Several themes also emerged from the TATs. Shown in Table 2 are results in terms of specific methods suggested for improvement of physical attractiveness, the frequency with which respondents indicated that they are able to discount the beauty of advertising models, and frequency with which respondents indicated a desire to be a model. These results show that most of these methods (all except wearing make-up for the first time or changing the make-up currently worn) become more common as one gets older. Some of the responses indicating self-improvement as predominant and methods suggested are as follows:

"Susie's listening to her radio and reading the magazine. She's reading the magazine to find new images for herself or a new look. She finds a girl in there that she really wants to be. So she goes out and buys the product that the pretty girl is advertising in hopes that she'll end up looking just as good." (a twelfth grader)

"Susie bought a teen magazine at the grocery store. When she gets home she flips through the pages. Then she stops at a page where she sees a beautiful model. Lately she's been trying to find new ways to do her hair and wear her make-up and this photograph gives her a great idea. After staring and daydreaming at the picture she decides to go in her room and try to do her hair and make-up like the model in the picture." (an eighth grader)

"Susie notices how beautiful the model is! She wants to be just as beautiful. She reads about the model to find out how to be that pretty. It says first you have to have make-up. So she walks into the bathroom and takes some of her mom's make-up and puts in on. Then the book says to get on a pretty dress. So she went to her closet and got out her best dress. The last thing the book said was to look in a mirror. So she looked into the mirror and saw how pretty she looked." (a fourth grader)

TABLE 1

FEMALE PREADOLESCENTS' AND ADOLESCENTS' MOTIVES FOR COMPARISON

TABLE 2

ADDITIONAL RESULTS OF TAT CODING

Though questionable as a method of "improvement," dieting was mentioned most frequently by twelfth graders as a way to improve their physical attractiveness. References were made to eating disorders, including bulimia and anorexia, even by fourth graders. For example, responses include the following:

"Susie is paging through a magazine that has unusually and uncommon beautiful gals. She is looking at the magazine to get ideas for clothing, hoping she can find the right look. Susie is liking what clothes she sees but realizes that she could never look as great as the model and feels very depressed. She would like to buy the clothes so therefore becomes anorexic and dies." (a twelfth grader)

"Susie sits there thinking about how guilty she feels for eating so much. She wishes she could be just like all the girls in the magazine. Feeling very depressed she goes to the bathroom, sticks her finger down her throat and vomits all the food she has eaten." (a twelfth grader)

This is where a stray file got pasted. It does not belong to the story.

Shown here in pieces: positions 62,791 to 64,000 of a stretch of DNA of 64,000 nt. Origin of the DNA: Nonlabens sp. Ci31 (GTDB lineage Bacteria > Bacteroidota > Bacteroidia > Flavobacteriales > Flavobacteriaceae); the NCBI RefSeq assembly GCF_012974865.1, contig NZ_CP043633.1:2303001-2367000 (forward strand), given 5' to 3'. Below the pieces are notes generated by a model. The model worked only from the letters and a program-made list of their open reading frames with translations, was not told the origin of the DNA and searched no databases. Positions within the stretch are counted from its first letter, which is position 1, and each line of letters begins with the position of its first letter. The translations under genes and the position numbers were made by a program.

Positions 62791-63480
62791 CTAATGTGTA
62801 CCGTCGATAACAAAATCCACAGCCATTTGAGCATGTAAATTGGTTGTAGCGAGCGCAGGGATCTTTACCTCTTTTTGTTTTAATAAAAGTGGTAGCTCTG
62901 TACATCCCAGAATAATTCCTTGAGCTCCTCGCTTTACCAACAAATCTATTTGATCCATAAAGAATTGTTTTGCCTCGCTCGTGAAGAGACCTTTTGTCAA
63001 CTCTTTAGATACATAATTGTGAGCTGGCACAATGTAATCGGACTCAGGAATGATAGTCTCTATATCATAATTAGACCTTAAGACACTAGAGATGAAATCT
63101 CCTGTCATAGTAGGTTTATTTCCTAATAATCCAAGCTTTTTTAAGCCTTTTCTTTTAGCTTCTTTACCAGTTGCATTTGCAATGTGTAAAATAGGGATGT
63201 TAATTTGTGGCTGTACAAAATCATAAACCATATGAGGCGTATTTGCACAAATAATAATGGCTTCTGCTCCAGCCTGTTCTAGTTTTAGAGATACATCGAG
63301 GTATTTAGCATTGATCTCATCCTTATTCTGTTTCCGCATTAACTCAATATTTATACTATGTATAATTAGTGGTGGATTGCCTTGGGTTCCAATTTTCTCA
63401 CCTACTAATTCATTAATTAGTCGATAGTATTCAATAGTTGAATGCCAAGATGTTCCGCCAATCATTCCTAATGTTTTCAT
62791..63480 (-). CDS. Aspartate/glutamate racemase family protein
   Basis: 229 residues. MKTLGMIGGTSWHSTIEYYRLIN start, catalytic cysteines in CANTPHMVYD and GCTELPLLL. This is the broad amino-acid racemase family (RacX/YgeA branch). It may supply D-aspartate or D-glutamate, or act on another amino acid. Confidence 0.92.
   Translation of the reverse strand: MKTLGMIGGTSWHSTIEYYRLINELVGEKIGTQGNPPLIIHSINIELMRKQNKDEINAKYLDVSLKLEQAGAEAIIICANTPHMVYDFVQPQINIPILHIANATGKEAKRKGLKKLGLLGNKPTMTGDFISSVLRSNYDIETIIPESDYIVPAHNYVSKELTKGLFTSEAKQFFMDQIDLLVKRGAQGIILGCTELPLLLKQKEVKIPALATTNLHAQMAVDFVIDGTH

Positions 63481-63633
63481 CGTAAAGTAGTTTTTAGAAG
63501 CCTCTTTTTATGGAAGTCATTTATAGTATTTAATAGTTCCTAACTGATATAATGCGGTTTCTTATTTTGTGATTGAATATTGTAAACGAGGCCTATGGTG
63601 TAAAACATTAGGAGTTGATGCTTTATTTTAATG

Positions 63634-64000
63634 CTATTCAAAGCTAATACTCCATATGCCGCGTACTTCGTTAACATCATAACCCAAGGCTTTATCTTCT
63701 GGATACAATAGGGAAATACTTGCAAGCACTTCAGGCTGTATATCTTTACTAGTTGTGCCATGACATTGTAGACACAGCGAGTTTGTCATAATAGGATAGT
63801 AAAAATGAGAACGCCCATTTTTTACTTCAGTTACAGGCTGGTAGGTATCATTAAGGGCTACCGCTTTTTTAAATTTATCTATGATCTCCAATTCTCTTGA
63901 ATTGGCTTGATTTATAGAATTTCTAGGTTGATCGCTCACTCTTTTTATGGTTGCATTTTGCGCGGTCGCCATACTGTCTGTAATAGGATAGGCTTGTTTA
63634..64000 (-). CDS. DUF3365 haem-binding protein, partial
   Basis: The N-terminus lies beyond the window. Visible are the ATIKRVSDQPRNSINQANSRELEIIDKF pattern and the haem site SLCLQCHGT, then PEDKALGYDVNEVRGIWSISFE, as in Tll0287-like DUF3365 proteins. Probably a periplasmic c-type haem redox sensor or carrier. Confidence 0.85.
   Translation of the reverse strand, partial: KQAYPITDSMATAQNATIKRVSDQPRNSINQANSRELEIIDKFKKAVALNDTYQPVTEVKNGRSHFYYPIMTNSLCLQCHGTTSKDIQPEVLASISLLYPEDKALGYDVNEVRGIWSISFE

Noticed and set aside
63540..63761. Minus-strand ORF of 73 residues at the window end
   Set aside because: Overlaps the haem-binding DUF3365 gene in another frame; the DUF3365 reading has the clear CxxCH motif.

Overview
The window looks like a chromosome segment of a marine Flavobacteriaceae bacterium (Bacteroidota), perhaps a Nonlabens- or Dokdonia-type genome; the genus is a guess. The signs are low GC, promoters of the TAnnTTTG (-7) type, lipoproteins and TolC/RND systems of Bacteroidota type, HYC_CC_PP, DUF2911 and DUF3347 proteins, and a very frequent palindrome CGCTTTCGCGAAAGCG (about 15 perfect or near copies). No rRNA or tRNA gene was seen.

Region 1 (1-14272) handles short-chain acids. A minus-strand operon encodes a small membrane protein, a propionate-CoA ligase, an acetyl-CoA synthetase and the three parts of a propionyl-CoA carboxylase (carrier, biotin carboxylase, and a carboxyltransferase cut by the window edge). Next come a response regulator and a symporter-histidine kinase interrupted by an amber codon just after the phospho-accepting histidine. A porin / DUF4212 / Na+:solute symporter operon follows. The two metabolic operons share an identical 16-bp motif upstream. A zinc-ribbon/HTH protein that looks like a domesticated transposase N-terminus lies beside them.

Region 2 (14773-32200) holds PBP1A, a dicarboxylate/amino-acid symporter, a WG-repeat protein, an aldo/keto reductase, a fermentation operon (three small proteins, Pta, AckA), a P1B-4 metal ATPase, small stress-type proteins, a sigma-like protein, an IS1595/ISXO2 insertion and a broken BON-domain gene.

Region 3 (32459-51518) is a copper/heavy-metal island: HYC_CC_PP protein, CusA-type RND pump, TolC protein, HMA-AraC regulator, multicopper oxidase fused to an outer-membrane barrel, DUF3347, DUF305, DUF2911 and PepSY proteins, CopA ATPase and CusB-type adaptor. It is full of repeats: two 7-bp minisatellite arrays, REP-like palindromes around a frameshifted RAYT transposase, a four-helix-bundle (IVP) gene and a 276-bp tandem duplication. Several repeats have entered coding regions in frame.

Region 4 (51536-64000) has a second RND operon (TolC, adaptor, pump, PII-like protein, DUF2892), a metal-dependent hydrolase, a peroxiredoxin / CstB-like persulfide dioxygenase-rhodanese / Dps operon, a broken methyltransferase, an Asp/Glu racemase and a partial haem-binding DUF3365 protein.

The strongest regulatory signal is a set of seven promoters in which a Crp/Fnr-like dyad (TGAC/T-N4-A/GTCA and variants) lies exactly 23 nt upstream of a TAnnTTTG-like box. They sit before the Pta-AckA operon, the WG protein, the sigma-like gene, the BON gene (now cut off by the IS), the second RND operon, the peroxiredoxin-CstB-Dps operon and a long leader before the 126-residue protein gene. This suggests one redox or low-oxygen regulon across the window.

"She is turning the pages because Susie knows she won't be able to look like the model. But she is thinking how much she would like to look like the model. Next she will probably try to go on a diet to look like the model in the magazine." (an eighth grader)

"Susie asks her mother if she can go on a diet. Her mom says no so she starves herself to get skinny like the model. She thinks she's fatter than anybody else. One day she goes to the movies. She eats a lot of junk food so she goes home and tells her mom that she has to throw up. She goes to the bathroom and sticks her finger down her throat and makes herself throw up because she wants to be pretty and skinny." (a fourth grader)

Table 2 also shows the number of responses indicating that subjects are able to discount the beauty of advertising models. That is, some respondents indicated that being physically attractive is not important or that the beauty of advertising models is unrealistic. For example, some responses are as follows:

"Susie is comparing herself to something she can never be. Advertising promotes bulimia and anorexia and low self-esteem. Susie should feel good about herself for what she is, not how she looks. Some people are gorgeous, yes, but who wants a present that's all wrapping and no gift." (a twelfth grader)

"Well, Susie is comparing herself to this model. She is wishing she could look this way. She is looking at every feature of her. She is thinking how could I ever look that beautiful? It's impossible. So she just turns the page and forgets about what she saw." (an eighth grader)

"Susie thinks that she has to be as pretty as the model. But she doesn't because in her own special way she is special. It isn't the way she look, it's the way she feels inside is what matters." (a fourth grader)

The TATs were also coded as to whether a respondent indicated that she would like to choose modeling as a career. As Table 2 indicates, career aspirations to be a model were most common in fourth graders. For example, responses include: